Reinsdorf's dream takes shape

Reinsdorf's dream starts to take shape

DETROIT -- Jerry Reinsdorf has a baseball dream, a dream actually in its very early stages of becoming reality in 2005.

In this vision, the White Sox not only reach the postseason but they advance all the way to the World Series. If you are going to dream, you might as well dream big, right?

At that point, the South Siders face off against the St. Louis Cardinals, with baseball's ultimate prize on the line. The White Sox chairman briefly explains the focus of this dream from there.

"I want to either congratulate [St. Louis manager] Tony La Russa or be congratulated by La Russa," Reinsdorf said. "I think we have as good a chance to win as anyone."

The connection between Reinsdorf and La Russa goes well beyond the employer-employee status from 1979-1986, but that connection will be explained a little more precisely later. Before Reinsdorf's dream plays out, the White Sox have a little matter of winning seven games to reach the World Series for the first time since 1959.

And call the White Sox crazy, but they believe this team can get the job done. Nobody else seems to believe in them, but that lack of support hasn't fazed the White Sox since Spring Training.

"Even if we are in Game 7 of the World Series with a 10-0 lead, there are still going to be people who say, 'They will never win it,'" said White Sox general manager Ken Williams of his 96-63 squad. "But the day I got hired for this position, I made the statement then that without a World Series title coming to Chicago on the South Side, it would be considered a failed effort.

"We are at Stage 1, but unless we can finish it out, personally, it will only mean a job unfinished and an opportunity lost. Everyone enjoy yourself. Celebrate the division [title], but we have work to do."

After watching their American League Central lead shrink from 15 games on Aug. 1 to 1 1/2 games entering last Sunday's regular-season home finale against Minnesota, the White Sox seem to be playing with a renewed sense of enthusiasm or a "20th wind," according to Paul Konerko. This new tone begins and ends with the starting pitching, a group of hurlers who have been virtually untouchable since Brandon McCarthy matched Johan Santana pitch-for-pitch over eight innings one week ago Thursday.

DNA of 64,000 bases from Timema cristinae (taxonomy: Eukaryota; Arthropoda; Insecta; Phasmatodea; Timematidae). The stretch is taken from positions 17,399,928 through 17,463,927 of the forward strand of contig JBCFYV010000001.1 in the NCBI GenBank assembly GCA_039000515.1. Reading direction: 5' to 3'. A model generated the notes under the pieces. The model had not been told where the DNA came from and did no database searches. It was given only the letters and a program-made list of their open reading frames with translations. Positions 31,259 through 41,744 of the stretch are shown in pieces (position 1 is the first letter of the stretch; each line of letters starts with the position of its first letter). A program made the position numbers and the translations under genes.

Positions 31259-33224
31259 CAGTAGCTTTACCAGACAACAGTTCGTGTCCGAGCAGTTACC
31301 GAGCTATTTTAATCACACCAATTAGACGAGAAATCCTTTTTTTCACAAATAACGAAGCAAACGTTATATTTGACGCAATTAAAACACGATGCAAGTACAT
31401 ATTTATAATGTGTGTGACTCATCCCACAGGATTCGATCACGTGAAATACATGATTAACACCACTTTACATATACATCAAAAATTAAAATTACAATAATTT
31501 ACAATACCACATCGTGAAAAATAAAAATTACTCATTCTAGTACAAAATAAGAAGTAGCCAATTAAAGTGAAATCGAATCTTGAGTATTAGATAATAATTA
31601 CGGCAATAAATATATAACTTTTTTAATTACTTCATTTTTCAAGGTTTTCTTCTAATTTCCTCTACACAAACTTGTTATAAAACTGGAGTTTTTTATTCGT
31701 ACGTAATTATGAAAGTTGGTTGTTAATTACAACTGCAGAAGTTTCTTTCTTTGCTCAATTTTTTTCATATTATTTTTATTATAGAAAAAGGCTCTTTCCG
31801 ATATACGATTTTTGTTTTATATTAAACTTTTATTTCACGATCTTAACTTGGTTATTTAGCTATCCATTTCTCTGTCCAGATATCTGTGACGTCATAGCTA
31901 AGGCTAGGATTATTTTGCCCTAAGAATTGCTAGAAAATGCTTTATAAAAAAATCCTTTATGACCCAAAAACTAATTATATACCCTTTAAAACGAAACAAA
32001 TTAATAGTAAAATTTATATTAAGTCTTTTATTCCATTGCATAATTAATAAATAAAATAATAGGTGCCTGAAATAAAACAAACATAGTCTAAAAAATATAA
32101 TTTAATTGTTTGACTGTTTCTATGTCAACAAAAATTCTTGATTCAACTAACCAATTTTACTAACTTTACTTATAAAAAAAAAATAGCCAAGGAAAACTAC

Even White Sox losses to Detroit on Monday and Tuesday at Comerica Park featured quality starts from Jon Garland and McCarthy. The South Siders believe that instead of doubting their chances to succeed, pointing to a little more than sporadic lack of necessary offense, take a look at their strong pitching, outstanding defense and ability to manufacture runs as a reason to believe.

"It celebrates old-fashioned baseball," Williams said of the repurposing of his team. "We didn't try to re-invent the game when we set out to put this team together. What we wanted to do was basically go back to what has worked in baseball history. And stand firm on those fundamentals. Catch the ball. Pitch the ball. And give yourself a chance to be in and win every ballgame."

"We had a good feel in Spring Training, and we thought we were a playoff team," added Eddie Einhorn, the club's vice chairman. "I told Kenny early that no matter how it turns out, you did all the right things. You changed the focus to be more like the guys who have beat us three years in a row."

As Reinsdorf astutely pointed out, this current team still has plenty of power hitters. Six of the starting nine Thursday had at least 16 long balls entering the game, with Aaron Rowand checking in at 13.

The White Sox chairman added that Ozzie Guillen's crew still isn't blessed with an abundance of team speed, although they have a top-notch basestealer in Scott Podsednik, but they currently catch the ball better than the past. This group also as a special chemistry, an intangible many people scoff at, but a bond holding the White Sox together since back in February.

There's also a little chip on their collective shoulders, as the White Sox seem to perform at their best when the doubters are the most vocal. Unlike 2000, the White Sox have a healthy pitching staff featuring four hurlers with at least 14 victories.

Unlike 1993 and 1983, there's no clearly dominant team to beat as was the case with Toronto and Baltimore, respectively. This White Sox squad appears to be as good as any other postseason contender.

"That's a good way of putting it," Reinsdorf said.

"I see this team being very hungry," Konerko added. "I see this team being very [ticked] off. That's a good thing."

Konerko was asked why his team was upset, and he paused before adding, "That's what I see."

Playoff action begins Tuesday night at U.S. Cellular Field, with an opponent yet to be determined. Jose Contreras will pitch Game 1, probably followed by Mark Buehrle and Freddy Garcia for the first game on the road.

It's the beginning of Step 2 for the White Sox, in search of an elusive World Series crown, which has been absent since 1917. It's also the second step toward fulfilling Reinsdorf's ultimate dream.

As for that dream, why does Reinsdorf want to face La Russa and St. Louis in the World Series?

"Because I love Tony like my brother," said Reinsdorf, getting a bit emotional when talking about La Russa and the White Sox reaching the playoffs. "There is nobody who I'm not related to who I love as much as La Russa. We talked about how great it would be to play each other in the World Series. That way, nether one of us would lose."

Scott Merkin is a reporter for MLB.com. This story was not subject to the approval of Major League Baseball or its clubs.